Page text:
Tanzanite Hardness & Durability
Tanzanite Hardness and Durability
Tanzanite is the crystalline form of the mineral zoisite and has a Mohs hardness of 6.5 to 7.0. At first glance this may not seem to be a very hard gemstone when compared to sapphire at a 9.0, diamond at a 10.0, chrysoberyl at 8.5 and the beryls at 8.0. See the chart below.
Due to its cubic crystalline structure, diamond is very hard, but it is also very brittle, due to its plane of cleavage, and would be prone to fracture more easily than, let's say, jade. Jade is much softer than diamond, but has a very "tough" monoclinic crystalline structure and can withstand a very good knock while sustaining a small amount of damage.
Hardness, as the concept relates specifically to gems and minerals, is primarily referring to scratch resistance with secondary considerations given to cutting resistance. Referring to the above chart, one can see that tanzanite, having a hardness 6.5 to 7.0, is only slightly less scratch resistant than quartz, which is what amethyst and citrine are. Considered quite durable, amethyst, with a trigonal crystalline structure, is only slightly more scratch resistant than tanzanite, with a orthohombic crystalline structure. Please see our section on pleochroism and definitions for an explanation of terms.
You may be asking why the hardness of tanzanite is expressed as a range of numbers. The answer is that tanzanite crystals have 3 axes (pl. axis) of differing lengths. The shortest axis will be the hardest and the long axis will possess the lower number.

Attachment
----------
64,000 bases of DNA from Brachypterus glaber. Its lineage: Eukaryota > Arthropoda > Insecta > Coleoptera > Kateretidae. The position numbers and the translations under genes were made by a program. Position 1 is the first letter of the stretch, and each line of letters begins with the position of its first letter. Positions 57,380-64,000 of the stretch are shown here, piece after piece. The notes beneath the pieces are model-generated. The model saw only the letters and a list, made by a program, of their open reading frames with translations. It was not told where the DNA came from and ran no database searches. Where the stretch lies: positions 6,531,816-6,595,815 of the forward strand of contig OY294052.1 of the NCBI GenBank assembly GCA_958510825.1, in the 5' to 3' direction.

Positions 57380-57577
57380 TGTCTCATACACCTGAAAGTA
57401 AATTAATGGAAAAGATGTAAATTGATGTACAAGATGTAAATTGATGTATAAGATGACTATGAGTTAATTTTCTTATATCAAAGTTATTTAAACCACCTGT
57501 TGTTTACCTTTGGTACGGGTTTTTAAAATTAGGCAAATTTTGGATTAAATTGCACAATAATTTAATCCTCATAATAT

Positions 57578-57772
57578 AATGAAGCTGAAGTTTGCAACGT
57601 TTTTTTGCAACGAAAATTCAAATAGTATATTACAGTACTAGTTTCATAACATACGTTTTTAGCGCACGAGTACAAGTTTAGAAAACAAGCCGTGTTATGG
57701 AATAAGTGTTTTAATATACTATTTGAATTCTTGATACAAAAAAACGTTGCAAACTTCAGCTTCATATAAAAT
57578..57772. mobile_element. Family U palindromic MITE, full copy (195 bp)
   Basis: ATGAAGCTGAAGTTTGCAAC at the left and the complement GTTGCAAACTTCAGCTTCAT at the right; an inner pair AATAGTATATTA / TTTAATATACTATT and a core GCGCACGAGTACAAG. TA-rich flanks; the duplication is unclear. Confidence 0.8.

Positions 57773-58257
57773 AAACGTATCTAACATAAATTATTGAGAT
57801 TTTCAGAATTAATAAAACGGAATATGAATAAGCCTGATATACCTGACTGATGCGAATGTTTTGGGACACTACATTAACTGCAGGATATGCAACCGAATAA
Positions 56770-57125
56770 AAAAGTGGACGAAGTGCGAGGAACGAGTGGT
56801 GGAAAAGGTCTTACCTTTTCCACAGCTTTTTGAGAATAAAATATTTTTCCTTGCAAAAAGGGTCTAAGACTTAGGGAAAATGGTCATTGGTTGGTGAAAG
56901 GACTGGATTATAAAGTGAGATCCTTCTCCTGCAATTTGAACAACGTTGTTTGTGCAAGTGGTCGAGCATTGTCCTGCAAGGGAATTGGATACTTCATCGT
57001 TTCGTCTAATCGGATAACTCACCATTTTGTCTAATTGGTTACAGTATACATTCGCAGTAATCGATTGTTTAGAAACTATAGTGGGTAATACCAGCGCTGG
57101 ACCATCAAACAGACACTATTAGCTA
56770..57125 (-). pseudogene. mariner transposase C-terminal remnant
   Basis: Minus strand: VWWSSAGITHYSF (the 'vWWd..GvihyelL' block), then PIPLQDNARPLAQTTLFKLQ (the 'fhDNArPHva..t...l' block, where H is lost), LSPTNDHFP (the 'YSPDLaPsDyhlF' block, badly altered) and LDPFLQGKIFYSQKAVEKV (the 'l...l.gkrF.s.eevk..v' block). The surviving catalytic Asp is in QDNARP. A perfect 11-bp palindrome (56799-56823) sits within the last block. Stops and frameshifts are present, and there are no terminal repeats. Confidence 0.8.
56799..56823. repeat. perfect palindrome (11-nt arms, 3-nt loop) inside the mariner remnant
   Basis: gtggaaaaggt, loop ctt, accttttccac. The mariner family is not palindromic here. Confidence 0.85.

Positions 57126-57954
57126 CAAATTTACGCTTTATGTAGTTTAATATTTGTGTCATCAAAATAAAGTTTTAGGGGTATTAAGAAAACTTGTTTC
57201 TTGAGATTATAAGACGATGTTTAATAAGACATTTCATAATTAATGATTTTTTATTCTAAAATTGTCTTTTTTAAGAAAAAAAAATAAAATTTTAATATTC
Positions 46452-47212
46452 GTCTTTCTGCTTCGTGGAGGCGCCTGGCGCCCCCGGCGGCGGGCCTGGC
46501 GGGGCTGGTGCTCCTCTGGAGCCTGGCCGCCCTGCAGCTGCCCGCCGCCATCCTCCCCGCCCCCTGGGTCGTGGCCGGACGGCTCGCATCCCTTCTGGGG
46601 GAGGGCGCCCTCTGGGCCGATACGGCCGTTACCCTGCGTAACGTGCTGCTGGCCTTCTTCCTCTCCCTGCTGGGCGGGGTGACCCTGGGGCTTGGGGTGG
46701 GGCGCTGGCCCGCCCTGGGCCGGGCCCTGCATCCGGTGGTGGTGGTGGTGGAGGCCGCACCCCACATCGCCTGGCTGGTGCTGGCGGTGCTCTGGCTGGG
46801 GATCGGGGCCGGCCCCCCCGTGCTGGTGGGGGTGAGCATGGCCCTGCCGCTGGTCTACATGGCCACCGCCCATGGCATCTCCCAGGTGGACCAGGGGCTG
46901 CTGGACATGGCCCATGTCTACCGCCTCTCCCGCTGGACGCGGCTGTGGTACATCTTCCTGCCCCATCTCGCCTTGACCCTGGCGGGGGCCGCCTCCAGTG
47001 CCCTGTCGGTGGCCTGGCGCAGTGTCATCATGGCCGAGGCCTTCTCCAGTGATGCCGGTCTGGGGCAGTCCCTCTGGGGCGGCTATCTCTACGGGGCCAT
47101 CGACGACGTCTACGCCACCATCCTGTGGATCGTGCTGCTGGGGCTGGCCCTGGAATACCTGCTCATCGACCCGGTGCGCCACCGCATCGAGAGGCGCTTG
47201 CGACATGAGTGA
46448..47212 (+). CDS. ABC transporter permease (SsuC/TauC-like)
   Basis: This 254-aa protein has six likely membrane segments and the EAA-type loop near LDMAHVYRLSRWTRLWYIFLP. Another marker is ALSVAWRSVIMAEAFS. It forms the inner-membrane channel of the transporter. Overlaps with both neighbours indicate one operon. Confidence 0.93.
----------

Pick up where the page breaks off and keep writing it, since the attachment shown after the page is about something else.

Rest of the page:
Actually, 6.5 to 7.0 hardness is quite durable, though care should be exercised to make sure that tanzanite is not knocked or bumped sharply. Ultrasonic cleaning of tanzanite is discouraged. Over time, almost all gemstones, with the exception of diamond possibly, will develop some type of wear on them. Tanzanite is simply "middle-of-the-pack" in terms of hardness. Simply use a little care and common sense when wearing your tanzanites and they should provide you with many years of sparkling beauty.
Tanzanite Hardness ~ Discussion
"Scratch Hardness" was a concept developed by Friedrich Mohs who lived in the late 18th to the 19th century. He used 10 different minerals with differing hardnesses to develop his 1 to 10 scale, with 1 being lowest and 10 being highest, or most resistent to scratching. He discovered that minerals with the same hardness would also scratch each other. The scale is used widely today and is known as, "Mohs' Hardness Scale". The table below shows the comparative and absolute hardness values to help you understand this concept more completely.
If you should have any questions or concerns regarding the care of your tanzanite, please contact Customer Service through the email link provided on the "Contact Us" page.